Netsh advfirewall firewall set rule group=”Remote Volume Management” new enable=yes
Running this command will enable the Remote Volume Management – Virtual Disk Service Loader (RPC), Remote Volume Management – Virtual Disk Service (RPC), and Remote Volume Management – Virtual Disk Service (RPC-EPMAP) inbound rules. Remember these rules must be enabled on both the server that is running the MMC and the remote Server Core installation.
You now know some of the commands you can run to enable remote management through MMCs. There are other commands besides netsh that would allow you to enable remote management through MMCs not covered in this blog. Check out the NETSH Technical Reference it has a lot of this information in it, as well as a ton of other netsh commands. You can download it from the link below.
- LaNae Wade
Thanks for this valuable info. However, you have an internal link in the text. Please check the bullet point that start "If you are not a member of the Local Administrators or Network Operators group and do not have delegate"
Fixed - thanks for the sharp eyes!
Hi LaNae...Just last week I published an article on Server Core to help admins get the commands they needed to get the server up and configured. http://msmvps.com/blogs/ad/archive/2008/06/04/administrator-s-guide-to-server-core-commands.aspx
Great link, dsmvp!
This is the following command that I believe should work to enable the remote desktop protocol (3389) for the domain profile only:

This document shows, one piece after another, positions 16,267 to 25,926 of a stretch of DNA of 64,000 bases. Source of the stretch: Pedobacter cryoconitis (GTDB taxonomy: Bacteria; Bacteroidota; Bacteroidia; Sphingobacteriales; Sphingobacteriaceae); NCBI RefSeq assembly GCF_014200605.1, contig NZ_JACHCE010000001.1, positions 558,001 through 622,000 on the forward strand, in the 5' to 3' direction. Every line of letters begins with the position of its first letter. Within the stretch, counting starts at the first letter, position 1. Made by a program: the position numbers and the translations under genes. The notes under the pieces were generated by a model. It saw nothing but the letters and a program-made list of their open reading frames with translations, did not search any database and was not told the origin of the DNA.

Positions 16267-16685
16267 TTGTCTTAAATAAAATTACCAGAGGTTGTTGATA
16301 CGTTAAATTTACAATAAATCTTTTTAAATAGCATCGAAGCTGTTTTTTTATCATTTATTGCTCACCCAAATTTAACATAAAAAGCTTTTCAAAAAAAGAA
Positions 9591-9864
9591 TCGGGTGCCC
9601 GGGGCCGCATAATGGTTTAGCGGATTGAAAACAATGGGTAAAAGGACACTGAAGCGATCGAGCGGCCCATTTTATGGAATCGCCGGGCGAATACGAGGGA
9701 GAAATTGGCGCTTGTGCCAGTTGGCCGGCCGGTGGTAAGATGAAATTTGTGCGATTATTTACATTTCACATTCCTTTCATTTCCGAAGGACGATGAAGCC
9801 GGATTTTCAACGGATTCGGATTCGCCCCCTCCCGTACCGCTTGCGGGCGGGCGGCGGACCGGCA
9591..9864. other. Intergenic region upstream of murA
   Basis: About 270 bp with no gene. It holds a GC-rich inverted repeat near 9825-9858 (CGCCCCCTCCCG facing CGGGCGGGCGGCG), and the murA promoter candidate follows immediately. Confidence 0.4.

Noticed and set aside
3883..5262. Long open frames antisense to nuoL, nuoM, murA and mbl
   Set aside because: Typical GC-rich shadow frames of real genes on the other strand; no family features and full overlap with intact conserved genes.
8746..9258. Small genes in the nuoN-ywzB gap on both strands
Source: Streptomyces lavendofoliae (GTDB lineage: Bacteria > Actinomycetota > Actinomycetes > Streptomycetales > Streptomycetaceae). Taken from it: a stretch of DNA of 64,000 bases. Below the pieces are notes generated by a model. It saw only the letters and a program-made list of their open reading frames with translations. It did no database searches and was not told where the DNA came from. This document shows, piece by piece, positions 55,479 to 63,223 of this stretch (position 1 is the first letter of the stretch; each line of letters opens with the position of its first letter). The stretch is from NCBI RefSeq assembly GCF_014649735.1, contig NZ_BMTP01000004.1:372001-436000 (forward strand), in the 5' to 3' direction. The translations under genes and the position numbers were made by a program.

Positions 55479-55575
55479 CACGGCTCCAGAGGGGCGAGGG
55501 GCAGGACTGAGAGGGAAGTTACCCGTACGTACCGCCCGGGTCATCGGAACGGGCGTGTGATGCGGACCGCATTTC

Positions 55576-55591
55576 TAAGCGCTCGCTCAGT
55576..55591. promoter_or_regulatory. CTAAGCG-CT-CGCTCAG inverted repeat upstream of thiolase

netsh advfirewall firewall set rule group="remote desktop" new enable=Yes profile=domain
I am getting a "Only the enable parameter can be used to update rules specified by a group" when it is run.
I have tried to follow the help in the exact order indicated by it, and I get errors again.
Any input would be truly appreciated!
Server Core 2008 Standard x64.
It' because you're trying to specify the profile in the same command as a Group, when you must use a Name. So for this to work, you'd run:
netsh advfirewall firewall set rule name="remote desktop (tcp-in)" new enable=yes profile=domain
Basically, groups cover all the groupings, regardless of profiles. To use profiles you must specify names, if that makes sense. To see all the Names you can run:
netsh advfirewall firewall show rule name=all > blah.txt
then read blah.txt to see everything.
Thank you very much for helping me out with that clarification.
I knew it was my struggle with trying to figure out the syntax that was holding things back.
That is the KB article where the original example came from.
Is the example given, then, in the Enable Specific Services section wrong?
Arrrgh! Yes, the KB is wrong. I'll edit that ASAP. Great catch Philip, thanks for following up on this. :)
You are very welcome. I am glad that the struggle has finally come to an end! :D
We’ve been at this for over a year (since August 2007), with more than 100 posts (127 to be exact), so
Going insane without your familiar MMC snap-ins?  http://blogs.technet.com/askds/archive/2008/06/05/how-to-enable-remote-administration-of-server-core-via-mmc-using-netsh.aspx